Let’s just admit at the outset that we are sick and tired of hearing and reading about the Coronavirus. However, there is one avenue of discussion flying under the radar that needs to be put before the American public. Is a universal lockdown the best way to stop the spread of COVID-19? If you listen to the brilliant minds at MIT and Stanford – it appears the answer to that is no.
Lock ‘Em Up and Lock ‘Em Down
If we’ve heard it once, we’ve heard it a thousand times: What we are doing in ordering the American people to stay at home is working. Well, not so fast. An MIT white paper – prepared by people who think in terms of the equation shown here – find there is little in the way of evidence to back up that statement.
Moreover, they find that targeted lockdowns are much more effective. In a 38-page analysis, the MIT team teased out the data to see if universal shutdowns lowered the COVID-19 fatality rate. They discovered the opposite to be true:
“Our main result, however, is that better social outcomes are possible with targeted policies. Differential lockdowns on groups with differential risks can reduce both the number of lives lost and the economic damages significantly. We also find that the majority of these gains can be achieved with a simple targeted policy that applies an aggressive lockdown on the oldest group and treats the rest uniformly. These qualitative conclusions are quite consistent across different parameterizations of our model and are the main take away message from the paper.”
How is this possible, and why aren’t our politicians paying any attention to this conclusion? Excellent question. Could it be because it’s not simple and takes time to understand? Without getting too deep into the weeds, what these brilliant minds at MIT found out was that a more thoughtfully designed lockdown of the population would result in a lower death rate. In other words – be aggressive in making sure the elderly and those with serious health concerns stay out of the general population. But others should not be on lockdown:
For example, by adopting a semi-targeted policy we can keep economic damages the same as the 24.3% GDP decline we obtained above with an optimal uniform policy, but reduce the fatality rate of the (adult) population from 1.83% to approximately 0.71%. This would amount to 2.7 million lives saved out of the 241 million US adult (over 20) population because of better designed lockdown policy. The same reduction in fatalities could be accomplished using a uniform policy, but only by increasing the economic loss from 24.3% of one year’s GDP to approximately 57.2%.
The graph shown here demonstrates this conclusion. The red line represents a uniform lockdown policy while the blue and green ones are layered on top of each other, revealing a much lower fatality rate.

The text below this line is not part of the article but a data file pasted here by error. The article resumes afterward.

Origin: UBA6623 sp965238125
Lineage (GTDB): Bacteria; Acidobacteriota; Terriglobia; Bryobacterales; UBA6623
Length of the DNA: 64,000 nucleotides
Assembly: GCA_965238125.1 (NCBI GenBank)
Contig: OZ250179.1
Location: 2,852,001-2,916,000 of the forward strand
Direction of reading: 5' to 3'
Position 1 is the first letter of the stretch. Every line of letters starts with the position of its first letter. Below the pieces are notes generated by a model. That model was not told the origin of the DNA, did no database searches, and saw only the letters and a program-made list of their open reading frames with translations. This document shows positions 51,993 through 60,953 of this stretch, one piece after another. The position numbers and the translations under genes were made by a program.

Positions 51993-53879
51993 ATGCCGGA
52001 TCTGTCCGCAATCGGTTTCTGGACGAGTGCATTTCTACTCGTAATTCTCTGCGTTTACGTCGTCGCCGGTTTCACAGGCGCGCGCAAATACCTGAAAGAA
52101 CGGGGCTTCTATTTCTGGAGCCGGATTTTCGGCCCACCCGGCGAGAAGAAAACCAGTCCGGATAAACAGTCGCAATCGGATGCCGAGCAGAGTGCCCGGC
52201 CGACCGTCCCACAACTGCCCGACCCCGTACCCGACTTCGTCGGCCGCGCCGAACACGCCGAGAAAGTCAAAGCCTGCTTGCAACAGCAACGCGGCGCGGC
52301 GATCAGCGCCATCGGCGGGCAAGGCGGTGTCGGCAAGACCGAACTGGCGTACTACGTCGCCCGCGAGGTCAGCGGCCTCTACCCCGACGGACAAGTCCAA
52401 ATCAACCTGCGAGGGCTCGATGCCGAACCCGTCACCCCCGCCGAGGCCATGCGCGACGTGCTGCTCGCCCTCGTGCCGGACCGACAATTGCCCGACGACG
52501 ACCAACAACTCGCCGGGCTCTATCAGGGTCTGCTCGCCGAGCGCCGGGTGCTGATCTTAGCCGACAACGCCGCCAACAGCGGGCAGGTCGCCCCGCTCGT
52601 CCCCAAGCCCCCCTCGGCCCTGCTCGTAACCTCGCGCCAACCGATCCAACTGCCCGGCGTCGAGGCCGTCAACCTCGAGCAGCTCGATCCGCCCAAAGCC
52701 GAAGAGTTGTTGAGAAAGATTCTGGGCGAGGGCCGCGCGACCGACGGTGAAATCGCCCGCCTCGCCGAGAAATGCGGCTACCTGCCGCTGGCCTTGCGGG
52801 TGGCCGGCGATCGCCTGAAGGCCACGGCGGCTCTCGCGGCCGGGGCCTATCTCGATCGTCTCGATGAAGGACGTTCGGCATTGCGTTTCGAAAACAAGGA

The Wall Street Journal editorial board used this study and rendered the following conclusion: “… these studies can inform governors as they consider how and what to reopen in their states. And in particular, they should inform government decisions about the kind of lockdowns to reimpose if there are coronavirus flare-ups, as there are likely to be until a vaccine or cure arrive.”
MIT’s is but one analysis that challenges the current public policy of universal lockdowns. Another study worth your attention was conducted by former Stanford fellow T.J. Rodgers, who is now CEO of Cypress Semiconductor Corporation. Rodgers and a few of his friends wanted to find out if those states that delayed shutdown orders experienced a higher Coronavirus death rate. In other words, if this universal shutdown really does work, then the states that implemented it more quickly should have fewer deaths. Right?
Well, that does not appear to be the case. The bottom line from Rodgers and company is that there is no correlation. “No conclusions can be drawn about the states that sheltered quickly,” they found.
What does all this mean? The Wall Street Journal may have put it best, “Protect the most vulnerable, but don’t put the entire state in economic cold storage in the name of a false choice between saving lives and saving money. On the growing evidence, targeted lockdowns can save more lives and more livelihoods.”
Perhaps it does take a genius to prove that knee-jerk public policy is not the most effective way to deal with this virus. As such, government authorities and elected officials might want to be more circumspect the next time the Coronavirus – or any other similar situation – arises.
For home study students and young people, Liberty Nation recommends…
All About Social Distancing
Elementary School: Social Distancing is Boring, but It Used to Be Worse
All About the First Amendment
Middle School: First Amendment: The Right to Assemble
Elementary School: First Amendment: The Right to Get Together
VIDEO: Why Free Speech Matters
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